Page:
Archive | August, 2005

Pro Cycling News – The Once and Future Cipo'?

23 Aug

Daniele Bennati took his third group sprint of this year’s Tour of Germany, perhaps reviving his long-dead claim to as heir to Il Re Leone. Levi Leipheimer maintained his 31 second gap on Jan Ullrich to take the overall. Leipheimer’s teammate David Rebellin extended his contract with Gerlosteiner for blah blah blah…let’s just cut to the chase, shall we?

The guardians of responsible journalism at that bastion of ethical investigation better known as L’Equipe have decided to steal the show by alleging (once again) that Lance Armstrong is on drugs. Well, was on drugs. Way back in 1999. Well, not all of 1999. Just six times on the ’99 Tour. I mean, they’re pretty sure the six of the twelve samples they think are positive are his. Even if they did use a test that is notorious for false positives. Oh, yeah, I guess it’s all officially moot because there’s no alternate samples to test.

Guilty or not, it’s not news. Perhaps the oldest story in Lance Amrstong’s post-cancer career is that he’s allegedly on drugs. If he turns out to be on drugs, everyone knew all along anyway; if not, hey, he’s still innocent and no one cares. You can’t name a prominent professional cyclist not accused of taking drugs. Eddy Merckx was booted from the ’74 Giro on obviously contrived drugs charges. One of Jacques Anquetil’s hour record rides was invalidated because he chose to shower before peeing in the cup. I think my feelings on the topic are best summed up by two-time TdF winner Laurent Fignon:

“I don’t give a sh!t.”

For a guy that lost the Tour de France because he didn’t cut his ponytail, Fignon is an alright dude. The more I read about him, the more I want to buy him a drink.

Hamilton wins Mount Washington – Rant

22 Aug

Man, how do I miss something like this?

Tyler Hamilton, currently not doing any racing because it looks pretty convincing that he cheated by means of blood doping during last year’s Vuelta, won the Mount Washington Hillclimb this past Saturday. The race, which is independent of any cycling governing body, involves little of the traditional “tactics,” “strategy” and “skills” (like descending) generally associated with bike racing. It also carries a horribly overinflated price tag, and thus attracts only professionals fleeing persecution from cycling governing bodies, fat I-bankers who feel guilty about using a $6000 road bike as garage decor, youngsters trying to make a name for themselves, and Dale Apgar.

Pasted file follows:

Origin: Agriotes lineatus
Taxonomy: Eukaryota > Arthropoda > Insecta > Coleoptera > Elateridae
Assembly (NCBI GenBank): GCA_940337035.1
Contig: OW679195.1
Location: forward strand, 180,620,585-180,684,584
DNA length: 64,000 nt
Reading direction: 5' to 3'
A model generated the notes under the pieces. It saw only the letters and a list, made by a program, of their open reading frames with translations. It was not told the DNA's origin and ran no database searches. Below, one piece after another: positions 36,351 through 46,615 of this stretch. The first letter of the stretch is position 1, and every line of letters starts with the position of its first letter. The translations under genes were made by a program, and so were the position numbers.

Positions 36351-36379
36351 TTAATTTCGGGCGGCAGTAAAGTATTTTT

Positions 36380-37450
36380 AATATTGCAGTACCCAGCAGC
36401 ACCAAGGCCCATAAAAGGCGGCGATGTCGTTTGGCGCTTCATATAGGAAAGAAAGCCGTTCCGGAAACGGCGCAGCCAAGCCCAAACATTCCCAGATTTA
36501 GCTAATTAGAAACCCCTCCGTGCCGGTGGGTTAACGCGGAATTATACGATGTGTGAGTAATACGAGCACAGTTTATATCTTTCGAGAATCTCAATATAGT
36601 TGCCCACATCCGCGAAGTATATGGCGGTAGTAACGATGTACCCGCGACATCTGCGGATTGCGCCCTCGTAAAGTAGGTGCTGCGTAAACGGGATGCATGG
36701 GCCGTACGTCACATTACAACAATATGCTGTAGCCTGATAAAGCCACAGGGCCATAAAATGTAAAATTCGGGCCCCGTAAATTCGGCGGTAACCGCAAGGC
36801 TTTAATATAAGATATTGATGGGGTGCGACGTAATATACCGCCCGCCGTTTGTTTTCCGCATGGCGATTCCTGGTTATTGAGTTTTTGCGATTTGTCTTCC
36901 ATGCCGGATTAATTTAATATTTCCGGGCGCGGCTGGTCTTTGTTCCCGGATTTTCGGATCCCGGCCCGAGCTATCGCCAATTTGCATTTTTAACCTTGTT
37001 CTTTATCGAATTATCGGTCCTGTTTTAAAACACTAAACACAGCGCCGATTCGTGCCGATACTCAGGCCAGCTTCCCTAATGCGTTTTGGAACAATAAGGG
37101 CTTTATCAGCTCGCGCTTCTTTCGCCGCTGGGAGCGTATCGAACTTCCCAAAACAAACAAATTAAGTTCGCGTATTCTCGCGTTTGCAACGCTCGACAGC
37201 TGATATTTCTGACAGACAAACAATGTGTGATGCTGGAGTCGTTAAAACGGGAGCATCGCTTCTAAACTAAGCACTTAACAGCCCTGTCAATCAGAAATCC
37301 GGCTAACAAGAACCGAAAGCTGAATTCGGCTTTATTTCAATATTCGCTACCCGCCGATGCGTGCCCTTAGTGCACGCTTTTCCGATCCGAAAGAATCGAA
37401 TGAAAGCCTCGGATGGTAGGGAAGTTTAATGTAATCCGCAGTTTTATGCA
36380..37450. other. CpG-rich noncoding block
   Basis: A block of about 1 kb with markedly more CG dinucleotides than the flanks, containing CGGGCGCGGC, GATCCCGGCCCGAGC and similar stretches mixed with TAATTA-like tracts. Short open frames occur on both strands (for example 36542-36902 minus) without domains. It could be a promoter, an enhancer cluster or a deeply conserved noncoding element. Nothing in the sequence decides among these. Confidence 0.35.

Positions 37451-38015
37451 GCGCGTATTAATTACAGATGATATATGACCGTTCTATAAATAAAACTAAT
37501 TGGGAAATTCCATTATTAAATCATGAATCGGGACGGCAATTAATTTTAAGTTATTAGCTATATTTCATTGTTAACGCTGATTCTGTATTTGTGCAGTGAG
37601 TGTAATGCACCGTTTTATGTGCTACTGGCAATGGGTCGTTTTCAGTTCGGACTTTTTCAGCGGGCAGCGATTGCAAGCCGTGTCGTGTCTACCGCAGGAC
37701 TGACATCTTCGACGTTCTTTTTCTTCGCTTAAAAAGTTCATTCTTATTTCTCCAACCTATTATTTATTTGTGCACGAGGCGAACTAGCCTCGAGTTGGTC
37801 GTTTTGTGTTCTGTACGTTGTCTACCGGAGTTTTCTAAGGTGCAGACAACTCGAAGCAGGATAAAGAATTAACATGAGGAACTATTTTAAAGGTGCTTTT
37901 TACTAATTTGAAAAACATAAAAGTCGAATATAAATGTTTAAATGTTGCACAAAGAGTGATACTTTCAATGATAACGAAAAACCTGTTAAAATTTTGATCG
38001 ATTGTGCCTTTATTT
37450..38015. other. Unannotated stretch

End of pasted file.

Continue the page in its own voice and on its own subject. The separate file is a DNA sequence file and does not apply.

So the next time you might wonder why the hell you should pay 200+ dollars to sit on the wait list to race up an ungodly steep hill, be denied the option to descend, and be soaked for an additional 8 bucks to attend a pasta dinner that you could have thrown together for 3 bucks at the local Price Chopper, no matter what anyone tells you, it’s so convicted dopers can kick the living sh!t out of you. Think wisely before you register for next year, unless your life’s dream is to get plastered all over the side of a 6000 foot granite rock by Dario Frigo.

Pro Cycling News – Ullrich takes Stage, Ferrar takes USPRO

22 Aug

With his typical display of sound and fury signifying nothing, Jan Ullrich rumbled to a victory in today’s 8th stage of the Tour of Germany. American Bobby Julich was a close second at 11s, but the man in the driver’s seat was Julich’s compatriot Levi Leipheimer, who lost nearly a minute to the German underachiever, leaving him 31 seconds up on Ullrich for the GC lead at the end of the day, a lead he will almost certainly retain through tomorrow’s flat finale.

An interesting note on today’s stage: Ullrich’s personal coach Rudy Pevenage was not allowed to ride in the T-Mobile team car that followed Ullrich during the TT. “In the races leading up to the Tour, Rudy sat in the team car during time trials. But not during the Tour or afterwards – that is what we agreed on,” explained Team Manager Olaf Ludwig. Unbelievable. Do you think Carmichael and Bruyneel get into these pissing matches? Just another reason why, during his win on Stage 7, I can guarantee you the words “Man, I wish I was still riding for T-Mobile” never crossed Cadel Evans’ lips.

On this side of the Atlantic, American Tyler Ferrar, 21 years young, nipped former winner Jelly Belly’s Dave McCook to take the win in the USPRO Criterium Championships Tyler will no doubt rock his Stars and Stripes jersey proud at all the…oh, wait. Seems Cofidis, following their long tradition of dominating all other French teams by importing the best foreign riders they can find, has signed the American phenom, meaning that unless Criterium International counts as a crit, chances are he’ll never put the damn thing on.

And man, if the rumors are true, Erik Zabel doesn’t fool around when he changes teams…

Pro Cycling News – Who from Where did What?

20 Aug